The Univeristy of Melbourne The Royal Melbourne Hopspital

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18 Sep 2018

Mycoplasma genitalium - a challenging STI

Mycoplasma genitalium is a relatively newly discovered bacterium, having first been identified in 1980 [1].  

Vesna De Petra, Microbiological Diagnostic Unit Public Health Laboratory, the University of Melbourne, at the Doherty Institute and Catriona Bradshaw, Melbourne Sexual Health Centre

It is sexually transmitted and is a cause of urethritis in men, cervicitis and pelvic inflammatory disease in women, and rectal infection in both genders. A recent meta-analysis found M. genitalium also increases the risk of preterm delivery and spontaneous abortion [2].

M. genitalium is a parasitic bacterium with the smallest known genome of any free living bacteria. Mycoplasmas are believed to have evolved from gram-positive bacteria through a process of gene deletion [3]M. genitalium lacks a cells wall which prevents detection by staining, but also means antimicrobials that act on the cell wall such as beta-lactams are ineffective. Due to the fastidious requirements for culturing the organism and its slow growing nature (2-3 months to culture), nucleic acid amplification tests (NAATs) are used for diagnosis. However, NAAT testing has only recently become commercially available. 

Testing for M. genitalium is currently indicated in individuals with urethritis, cervicitis, pelvic inflammatory disease, proctitis, and current partners of patients infected with M. genitalium (even if asymptomatic), to prevent potential reinfection [4]. Asymptomatic screening is not recommended, in part because of the challenges emerging regarding treatment.

What makes M. genitalium so challenging to manage is its limited susceptibility to available classes of antimicrobials and the emergence of multidrug resistance. The only classes with activity against M. genitalium include macrolides, fluroketolides, streptrogramins and fourth generation/extended spectrum quinolones [5]. Emergence of resistance to macrolides, the first line therapy for M. genitalium, has occurred over the last decade, with fewer than 10% of strains displaying resistance in 2006, to over 60% of strains being macrolide resistant in 2016, increasing to over 80% in men who have sex with men [6,7]. Quinolone resistance has also emerged, particularly in the Asia-Pacific region, impacting on the efficacy of moxifloxacin which is recommended for macrolide resistant strains [8]. Resistance guided therapy is a new but essential approach to effective treatment and control of M. genitalium, as highlighted in a recent study conducted at the Melbourne Sexual Health Centre (MSHC) [9].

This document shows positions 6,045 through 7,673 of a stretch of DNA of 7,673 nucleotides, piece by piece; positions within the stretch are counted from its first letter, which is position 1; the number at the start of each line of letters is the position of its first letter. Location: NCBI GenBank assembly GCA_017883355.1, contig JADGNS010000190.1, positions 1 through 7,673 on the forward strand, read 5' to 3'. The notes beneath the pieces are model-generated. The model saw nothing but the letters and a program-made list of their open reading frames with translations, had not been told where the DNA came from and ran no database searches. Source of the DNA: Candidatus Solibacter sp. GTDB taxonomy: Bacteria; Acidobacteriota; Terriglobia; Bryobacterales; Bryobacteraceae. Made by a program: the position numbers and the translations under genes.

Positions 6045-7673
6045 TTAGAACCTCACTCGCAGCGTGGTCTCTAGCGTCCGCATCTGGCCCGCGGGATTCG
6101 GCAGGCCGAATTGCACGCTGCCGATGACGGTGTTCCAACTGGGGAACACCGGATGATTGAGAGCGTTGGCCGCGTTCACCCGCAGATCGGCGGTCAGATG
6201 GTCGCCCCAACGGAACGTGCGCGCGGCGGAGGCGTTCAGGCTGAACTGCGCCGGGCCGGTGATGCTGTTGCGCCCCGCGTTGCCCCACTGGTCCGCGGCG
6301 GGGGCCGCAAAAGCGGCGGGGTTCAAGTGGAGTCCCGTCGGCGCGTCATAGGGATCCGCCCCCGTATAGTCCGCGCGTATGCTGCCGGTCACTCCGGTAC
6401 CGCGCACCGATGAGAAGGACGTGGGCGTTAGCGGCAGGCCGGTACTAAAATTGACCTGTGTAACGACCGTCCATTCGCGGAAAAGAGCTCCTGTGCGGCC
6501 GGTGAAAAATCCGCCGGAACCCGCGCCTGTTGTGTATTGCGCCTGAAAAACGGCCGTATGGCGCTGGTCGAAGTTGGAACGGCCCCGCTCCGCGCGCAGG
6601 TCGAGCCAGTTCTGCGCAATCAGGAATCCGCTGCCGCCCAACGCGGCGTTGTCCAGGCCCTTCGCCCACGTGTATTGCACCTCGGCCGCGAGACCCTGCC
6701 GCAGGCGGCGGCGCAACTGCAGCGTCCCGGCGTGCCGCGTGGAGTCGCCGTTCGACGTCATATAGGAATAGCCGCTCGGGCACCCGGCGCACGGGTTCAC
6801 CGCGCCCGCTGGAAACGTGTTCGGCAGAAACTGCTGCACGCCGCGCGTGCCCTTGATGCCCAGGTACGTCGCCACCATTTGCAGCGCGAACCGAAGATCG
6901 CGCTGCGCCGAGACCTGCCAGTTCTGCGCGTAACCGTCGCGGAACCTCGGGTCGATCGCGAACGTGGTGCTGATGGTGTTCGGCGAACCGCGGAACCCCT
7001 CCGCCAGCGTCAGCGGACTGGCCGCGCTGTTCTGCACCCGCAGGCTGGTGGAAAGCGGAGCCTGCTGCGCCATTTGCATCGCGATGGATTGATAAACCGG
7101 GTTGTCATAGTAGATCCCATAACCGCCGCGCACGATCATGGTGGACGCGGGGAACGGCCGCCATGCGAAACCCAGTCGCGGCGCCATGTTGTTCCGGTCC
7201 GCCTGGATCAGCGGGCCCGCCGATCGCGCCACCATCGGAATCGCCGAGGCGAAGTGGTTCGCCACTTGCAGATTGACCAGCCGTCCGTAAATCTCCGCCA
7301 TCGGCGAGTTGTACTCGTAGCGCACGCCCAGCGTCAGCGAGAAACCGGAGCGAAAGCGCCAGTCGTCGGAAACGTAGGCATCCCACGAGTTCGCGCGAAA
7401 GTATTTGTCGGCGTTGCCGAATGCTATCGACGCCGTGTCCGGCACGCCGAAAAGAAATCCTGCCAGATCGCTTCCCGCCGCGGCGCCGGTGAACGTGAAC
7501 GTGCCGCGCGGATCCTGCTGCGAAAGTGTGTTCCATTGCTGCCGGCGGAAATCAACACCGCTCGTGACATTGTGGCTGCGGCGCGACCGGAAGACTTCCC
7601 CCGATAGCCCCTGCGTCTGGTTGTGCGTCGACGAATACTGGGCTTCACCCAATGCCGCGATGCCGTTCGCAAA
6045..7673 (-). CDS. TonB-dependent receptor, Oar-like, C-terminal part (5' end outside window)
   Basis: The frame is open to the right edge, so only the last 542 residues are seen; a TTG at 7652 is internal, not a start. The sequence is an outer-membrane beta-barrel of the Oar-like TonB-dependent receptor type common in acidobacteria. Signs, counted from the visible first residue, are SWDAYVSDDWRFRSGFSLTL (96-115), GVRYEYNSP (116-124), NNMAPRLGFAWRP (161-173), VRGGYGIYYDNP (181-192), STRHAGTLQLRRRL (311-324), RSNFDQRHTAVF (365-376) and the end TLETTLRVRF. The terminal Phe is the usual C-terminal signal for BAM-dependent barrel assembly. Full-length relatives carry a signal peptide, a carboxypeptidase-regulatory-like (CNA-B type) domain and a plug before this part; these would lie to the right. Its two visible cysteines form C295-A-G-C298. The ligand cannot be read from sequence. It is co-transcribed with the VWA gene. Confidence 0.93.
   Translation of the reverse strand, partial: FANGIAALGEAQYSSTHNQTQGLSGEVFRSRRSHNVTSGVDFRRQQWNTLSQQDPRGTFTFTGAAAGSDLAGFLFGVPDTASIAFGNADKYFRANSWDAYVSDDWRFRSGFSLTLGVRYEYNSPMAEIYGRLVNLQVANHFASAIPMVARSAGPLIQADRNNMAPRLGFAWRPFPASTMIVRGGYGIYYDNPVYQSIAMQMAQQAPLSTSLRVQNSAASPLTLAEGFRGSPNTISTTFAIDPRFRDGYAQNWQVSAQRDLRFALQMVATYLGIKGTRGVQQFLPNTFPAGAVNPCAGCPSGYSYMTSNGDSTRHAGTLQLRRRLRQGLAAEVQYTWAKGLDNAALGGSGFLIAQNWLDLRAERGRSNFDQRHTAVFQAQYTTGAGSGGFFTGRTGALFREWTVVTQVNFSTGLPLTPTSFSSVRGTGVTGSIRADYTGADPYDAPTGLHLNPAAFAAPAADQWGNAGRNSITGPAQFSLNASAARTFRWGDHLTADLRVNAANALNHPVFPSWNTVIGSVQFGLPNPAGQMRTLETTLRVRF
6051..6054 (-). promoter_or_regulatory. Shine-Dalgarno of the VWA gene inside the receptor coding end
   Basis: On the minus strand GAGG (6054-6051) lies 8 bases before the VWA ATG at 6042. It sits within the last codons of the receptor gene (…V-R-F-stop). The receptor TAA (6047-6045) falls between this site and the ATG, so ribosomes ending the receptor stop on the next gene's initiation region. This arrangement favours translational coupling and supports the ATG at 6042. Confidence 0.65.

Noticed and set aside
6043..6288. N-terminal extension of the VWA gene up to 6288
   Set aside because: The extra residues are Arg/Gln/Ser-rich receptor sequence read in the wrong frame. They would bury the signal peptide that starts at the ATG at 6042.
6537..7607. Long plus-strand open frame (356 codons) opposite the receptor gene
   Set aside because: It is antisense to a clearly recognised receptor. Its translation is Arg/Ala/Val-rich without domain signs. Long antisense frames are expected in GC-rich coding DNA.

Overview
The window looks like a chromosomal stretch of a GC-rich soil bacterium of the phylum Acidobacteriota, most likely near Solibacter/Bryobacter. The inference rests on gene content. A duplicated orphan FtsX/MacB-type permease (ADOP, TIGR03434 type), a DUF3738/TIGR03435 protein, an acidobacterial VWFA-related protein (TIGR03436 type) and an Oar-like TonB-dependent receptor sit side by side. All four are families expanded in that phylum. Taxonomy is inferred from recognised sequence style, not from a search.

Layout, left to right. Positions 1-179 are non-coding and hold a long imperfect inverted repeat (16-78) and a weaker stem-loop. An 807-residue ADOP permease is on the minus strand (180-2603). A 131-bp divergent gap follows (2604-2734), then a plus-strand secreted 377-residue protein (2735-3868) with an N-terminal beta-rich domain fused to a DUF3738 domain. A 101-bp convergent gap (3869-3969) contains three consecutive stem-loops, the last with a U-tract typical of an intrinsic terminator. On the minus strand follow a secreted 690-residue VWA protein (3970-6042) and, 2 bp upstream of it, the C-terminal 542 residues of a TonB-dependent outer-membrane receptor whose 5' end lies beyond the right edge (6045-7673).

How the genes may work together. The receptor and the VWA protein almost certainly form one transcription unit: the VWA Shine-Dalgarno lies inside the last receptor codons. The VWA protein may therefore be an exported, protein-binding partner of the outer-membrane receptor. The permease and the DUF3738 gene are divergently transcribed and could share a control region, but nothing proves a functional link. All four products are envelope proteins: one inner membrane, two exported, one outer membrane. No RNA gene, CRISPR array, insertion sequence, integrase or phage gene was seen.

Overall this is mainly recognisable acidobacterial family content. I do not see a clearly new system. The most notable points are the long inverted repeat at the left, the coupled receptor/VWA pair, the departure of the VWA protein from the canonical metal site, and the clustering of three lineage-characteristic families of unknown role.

The extraordinarily rapid emergence of antimicrobial resistance, coupled with intrinsic resistance to readily available antimicrobials, means M. genitalium, especially in the Asia-Pacific region, might become the first untreatable STI.

[7] Unpublished reference: Read TRH, Murray GL, Danielewski J, Fairley CK, Doyle M, Jensen JS, Worthington K, Su J, Mokany E, Tan L, Lee D, Vodstrcil LA, Chow EPF, Garland SM, Chen M Bradshaw CS. Symptoms, sites and significance: Mycoplasma genitalium in men who have sex with men. (Under review, Emerging Infectious Diseases)